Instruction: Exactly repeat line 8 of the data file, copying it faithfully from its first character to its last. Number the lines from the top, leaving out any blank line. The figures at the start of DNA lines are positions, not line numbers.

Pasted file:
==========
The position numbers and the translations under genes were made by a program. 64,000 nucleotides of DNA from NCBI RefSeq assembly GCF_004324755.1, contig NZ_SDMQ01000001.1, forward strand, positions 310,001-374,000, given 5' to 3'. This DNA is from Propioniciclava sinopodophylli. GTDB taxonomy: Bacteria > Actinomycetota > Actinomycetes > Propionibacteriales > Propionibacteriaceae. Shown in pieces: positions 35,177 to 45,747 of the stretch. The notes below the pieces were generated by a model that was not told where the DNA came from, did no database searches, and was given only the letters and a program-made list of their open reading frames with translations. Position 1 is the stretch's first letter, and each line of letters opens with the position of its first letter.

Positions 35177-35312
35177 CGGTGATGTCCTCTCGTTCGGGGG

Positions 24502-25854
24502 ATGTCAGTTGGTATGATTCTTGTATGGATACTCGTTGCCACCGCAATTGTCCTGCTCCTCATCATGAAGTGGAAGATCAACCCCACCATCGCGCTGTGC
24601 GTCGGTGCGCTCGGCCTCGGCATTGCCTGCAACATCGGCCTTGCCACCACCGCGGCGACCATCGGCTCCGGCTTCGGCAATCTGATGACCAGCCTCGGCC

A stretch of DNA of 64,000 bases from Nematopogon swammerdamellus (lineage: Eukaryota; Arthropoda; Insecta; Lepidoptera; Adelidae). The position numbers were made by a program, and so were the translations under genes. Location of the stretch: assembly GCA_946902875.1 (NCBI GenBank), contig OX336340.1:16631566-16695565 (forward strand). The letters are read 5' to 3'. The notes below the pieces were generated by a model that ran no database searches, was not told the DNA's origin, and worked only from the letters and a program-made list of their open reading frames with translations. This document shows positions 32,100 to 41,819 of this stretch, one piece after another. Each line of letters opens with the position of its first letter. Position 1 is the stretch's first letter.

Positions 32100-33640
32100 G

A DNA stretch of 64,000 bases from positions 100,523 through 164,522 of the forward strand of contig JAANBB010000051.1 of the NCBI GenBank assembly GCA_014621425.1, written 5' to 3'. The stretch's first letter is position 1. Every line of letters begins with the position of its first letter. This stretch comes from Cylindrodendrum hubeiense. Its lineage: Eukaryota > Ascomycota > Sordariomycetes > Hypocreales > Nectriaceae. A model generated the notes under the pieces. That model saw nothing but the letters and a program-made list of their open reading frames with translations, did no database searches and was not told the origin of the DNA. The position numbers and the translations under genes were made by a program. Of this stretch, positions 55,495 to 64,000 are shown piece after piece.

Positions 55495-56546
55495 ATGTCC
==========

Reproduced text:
Positions 32100-33640